Sunday, 12 July 2020

Lockdown Miscellany.

I was grateful to David for sending me the Bar-tailed Godwit image as my new header. 

David is a visitor to the area and wouldn't have realised at the time, the significance of the Bar-tailed Godwit at Conder Green, seen as an unprecedented number and a first record summering on Conder Pool. All roosting non-breeders, but one in the centre in breeding plumage adds a little more interest. 

Despite the Bar-tailed Godwit being recorded as a species summering in small numbers around the Lune Estuary, the monthly WeBS counts in 2018 didn't reflect this when, just two birds aside, none were recorded on the Lune Estuary for four months May - September.


A walk with KT through Williamson Park and on to Lancaster Cemetery wasn't without a little interest. 

Little Grebe.

On the old Moor Hospital reservoir at Fenham Carr, it was good to find 7 Little Grebe, seen as two adult and five young, with one adult and three young being fed 100m apart from the other adult feeding two young on the opposite side. These are almost certainly the nesting pair seen on 31 March.

In a bit of reading up, I found only two ringing recoveries, indicating that the Lancashire Little Grebe might be a regular long-distance migrant. One ringed in Essex in 1956, was found dead in Liverpool 2 years later in 1958, but more interesting was of a bird ringed in Latvia 1983, and was found dead at Pilling on the Fylde coast 2 years later in 1985.


In Lancaster Cemetery, 6 Ringlet seen in the grasses and feeding at bramble blossom. The Ringlets status is common, but despite increases in distribution and population, not known as abundant in Lancashire. 

Ringlet Aldcliffe 10 July 2017. Pete Woodruff.

I only have 5 Ringlet records to my name, three of which were in Cumbria. The two records found in our recording area are very interesting in that the single one I found at Aldcliffe on 10 July 2017, resulted in my being unsuccessful in tracing the previous record of this butterfly at Aldcliffe. My second record was of 52 Ringlet seen at Heysham NR on 4 July 2019.

News From Conder Pool.

Arctic Tern Conder Pool 10 July. Howard Stockdale.

Howard found this 1st summer Arctic Tern on Conder Pool on Friday, seen as another excellent first record for the site....Did the 2cy Arctic Tern at Heysham since Thursday, have a day-trip to the Lune Estuary on Friday?

Howard also observed the three ringed juvenile Common Tern developing their flying skills on Friday, and the three young week old Avocet are still doing well.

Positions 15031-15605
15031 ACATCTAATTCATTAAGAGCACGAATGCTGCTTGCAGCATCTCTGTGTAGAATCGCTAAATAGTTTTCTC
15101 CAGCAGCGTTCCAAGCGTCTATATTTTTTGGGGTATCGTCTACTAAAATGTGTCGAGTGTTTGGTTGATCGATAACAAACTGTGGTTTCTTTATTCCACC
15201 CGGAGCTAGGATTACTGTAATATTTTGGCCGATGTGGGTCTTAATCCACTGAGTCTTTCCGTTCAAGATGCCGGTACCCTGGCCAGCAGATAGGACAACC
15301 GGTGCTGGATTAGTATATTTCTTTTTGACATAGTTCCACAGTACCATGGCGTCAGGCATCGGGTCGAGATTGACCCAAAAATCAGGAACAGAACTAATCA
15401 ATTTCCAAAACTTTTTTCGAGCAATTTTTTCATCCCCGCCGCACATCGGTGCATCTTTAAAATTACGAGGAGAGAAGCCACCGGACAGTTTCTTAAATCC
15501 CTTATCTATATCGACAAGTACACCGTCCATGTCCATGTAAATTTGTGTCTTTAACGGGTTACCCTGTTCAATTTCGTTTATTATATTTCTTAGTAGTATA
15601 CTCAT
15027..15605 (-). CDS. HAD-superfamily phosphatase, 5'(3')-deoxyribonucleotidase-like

And Finally....

Little Owl. Green Lane 10 July. SD515659    

Grab shot of a Little Owl on Green Lane before flying off.

Thanks to all who contributed to this post, much appreciated. 


Marc Heath said...

Nice record of Arctic Tern. I've been lucky to record Ringlet the last couple of years at Nethergong. Their nearest known site is about 2 miles away. Stay safe.

Rohrerbot said...

Arctic Terns must trying to hit areas that they normally don't hit. We had one in Tucson! last month. What a crazy tern, but exciting!

Ian Mitchell said...

I have been seeing Ringlet butterflies for the last couple of years now whilst walking the dog along the Wenning riverbank at Hornby - they have been quite active this last fortnight.

Pete Woodruff said...

Marc....Yes, an excellent record to add to the amazing Conder Pool.

Rohrerbot....It's a while since you last visited, good to see you once again.

Ian....As you say, the Ringlet appears to be good this year, but my feeling is this is not the case every year as a butterfly in our area, but I'm always prepared to be corrected.

Richard Pegler said...

Was quite surprised, Pete, to hear that Ringlet is not common in those parts, and even more surprised that Marc suggests that they're not common down in his part of the south-east.We do OK for them here and I've seen quite a few recently.

My best wishes - - - Richard

Pete Woodruff said...

Richard....I hadn't based my 'not known to be abundant' claim for the Ringlet in Lancashire on the insects sightings page on LDBWS, but if I had, evidence there is that there are just three entries in the past twelve months. The latest entry actually appears to contradict my claim, in that 50 Ringlet were the commonest species at a location in our recording area 3 days ago, the previous record from the same location - incidentally the same observer - has Ringlet with no number listed in July 2019. There are no other previous records of the Ringlet on the LDBWS website prior to that.